Your organs and tissues donation could go on to support cultures to thrive.

Mary's story

Since her own kidney transplant, Mary has worked to improve health systems for other Indigenous patients with kidney disease. She’s helping others thrive.

Continue reading Mary's story ➜

How do I register to be a living donor?

If you know a person who is waiting for a kidney transplant, you can talk to them. Or, you can contact a living donation program in your province. If you would like to become a non-directed anonymous donor, a living donation program in your province can give you more information. 

Canadian Blood Services' role in OTDT

Canadian Blood Services works with the Organ and Tissue Donation & Transplantation (OTDT) community to improve national system performance. We do this through the development of leading practices, professional education, public awareness and data analysis and reporting. 
We also manage clinical programs that support interprovincial sharing of organs. 

Learn more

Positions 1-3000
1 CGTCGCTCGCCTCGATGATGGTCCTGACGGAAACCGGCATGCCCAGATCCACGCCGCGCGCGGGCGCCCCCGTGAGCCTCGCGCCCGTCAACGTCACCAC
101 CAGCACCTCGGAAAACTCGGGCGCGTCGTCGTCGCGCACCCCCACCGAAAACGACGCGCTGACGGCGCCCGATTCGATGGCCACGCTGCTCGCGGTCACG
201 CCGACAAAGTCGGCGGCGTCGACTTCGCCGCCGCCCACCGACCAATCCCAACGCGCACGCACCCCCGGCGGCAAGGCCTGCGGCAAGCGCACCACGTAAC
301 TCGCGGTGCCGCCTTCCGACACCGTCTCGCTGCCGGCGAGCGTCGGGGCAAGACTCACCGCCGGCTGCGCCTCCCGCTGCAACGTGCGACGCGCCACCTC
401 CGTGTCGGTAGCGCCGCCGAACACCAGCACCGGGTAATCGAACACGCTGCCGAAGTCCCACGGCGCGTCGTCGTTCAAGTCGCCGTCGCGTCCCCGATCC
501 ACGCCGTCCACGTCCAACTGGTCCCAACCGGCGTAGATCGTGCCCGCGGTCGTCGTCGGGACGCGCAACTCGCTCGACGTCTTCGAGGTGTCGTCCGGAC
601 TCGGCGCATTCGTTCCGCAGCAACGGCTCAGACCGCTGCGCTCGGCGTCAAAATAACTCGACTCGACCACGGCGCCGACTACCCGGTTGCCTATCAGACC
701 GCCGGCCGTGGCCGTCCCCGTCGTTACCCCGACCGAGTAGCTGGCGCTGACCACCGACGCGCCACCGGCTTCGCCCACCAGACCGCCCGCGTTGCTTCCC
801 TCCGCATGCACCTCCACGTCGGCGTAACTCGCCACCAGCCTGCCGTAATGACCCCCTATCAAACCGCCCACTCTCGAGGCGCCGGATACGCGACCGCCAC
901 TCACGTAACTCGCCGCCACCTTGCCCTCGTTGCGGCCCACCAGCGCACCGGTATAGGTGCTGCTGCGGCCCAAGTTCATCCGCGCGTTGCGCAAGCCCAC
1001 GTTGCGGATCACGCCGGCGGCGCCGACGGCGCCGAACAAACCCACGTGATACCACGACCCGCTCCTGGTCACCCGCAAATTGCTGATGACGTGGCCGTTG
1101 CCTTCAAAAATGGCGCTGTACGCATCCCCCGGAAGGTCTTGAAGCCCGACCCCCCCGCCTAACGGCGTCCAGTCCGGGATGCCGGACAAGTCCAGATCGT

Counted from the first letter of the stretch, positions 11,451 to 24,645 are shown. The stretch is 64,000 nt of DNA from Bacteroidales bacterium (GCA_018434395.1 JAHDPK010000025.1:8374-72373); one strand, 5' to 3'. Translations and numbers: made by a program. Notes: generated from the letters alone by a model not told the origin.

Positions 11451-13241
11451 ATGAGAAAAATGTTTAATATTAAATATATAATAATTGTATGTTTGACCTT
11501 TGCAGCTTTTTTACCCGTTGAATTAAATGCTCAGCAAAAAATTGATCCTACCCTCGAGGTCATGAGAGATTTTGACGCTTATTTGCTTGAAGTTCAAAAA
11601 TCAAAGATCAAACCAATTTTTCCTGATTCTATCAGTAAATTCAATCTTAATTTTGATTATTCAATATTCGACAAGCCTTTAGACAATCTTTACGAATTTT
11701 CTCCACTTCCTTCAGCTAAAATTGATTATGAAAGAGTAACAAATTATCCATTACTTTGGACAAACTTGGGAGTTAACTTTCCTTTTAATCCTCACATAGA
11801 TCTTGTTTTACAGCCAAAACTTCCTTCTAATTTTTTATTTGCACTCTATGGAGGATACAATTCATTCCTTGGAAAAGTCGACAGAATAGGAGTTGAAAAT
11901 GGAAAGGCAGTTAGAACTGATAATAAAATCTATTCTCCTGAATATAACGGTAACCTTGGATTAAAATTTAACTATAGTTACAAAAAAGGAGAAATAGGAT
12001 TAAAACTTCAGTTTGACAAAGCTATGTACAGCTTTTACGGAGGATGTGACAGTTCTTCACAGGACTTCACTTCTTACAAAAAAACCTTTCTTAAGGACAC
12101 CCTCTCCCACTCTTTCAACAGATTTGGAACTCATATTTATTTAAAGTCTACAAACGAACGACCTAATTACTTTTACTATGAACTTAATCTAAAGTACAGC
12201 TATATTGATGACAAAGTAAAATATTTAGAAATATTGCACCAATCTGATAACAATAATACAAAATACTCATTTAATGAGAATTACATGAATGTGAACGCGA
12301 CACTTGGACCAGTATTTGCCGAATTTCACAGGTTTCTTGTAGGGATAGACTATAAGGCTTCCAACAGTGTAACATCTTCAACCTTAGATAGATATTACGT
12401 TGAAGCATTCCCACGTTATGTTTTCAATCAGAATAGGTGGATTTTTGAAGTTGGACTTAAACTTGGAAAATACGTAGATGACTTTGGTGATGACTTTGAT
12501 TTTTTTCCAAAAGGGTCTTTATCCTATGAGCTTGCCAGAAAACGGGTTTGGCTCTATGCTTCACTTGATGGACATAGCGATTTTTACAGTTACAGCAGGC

Living donation

Most of us are born with two kidneys. However, a healthy person can live a normal, healthy life with just one. This means that a healthy person can give a kidney to someone whose kidneys aren’t working. This gift is living kidney donation.  

Healthy adults may also be able to become living liver donors after extensive medical testing. A portion of the donor’s liver is surgically removed and transplanted into a recipient in need. 

Learn more about living donation

Deceased donation

Deceased donation is the process of giving one's organs or tissue at the time of the donor's death for the purpose of transplantation to another person. A single organ donor has the potential to provide as many as eight organs for transplant. 

Learn more about deceased donation
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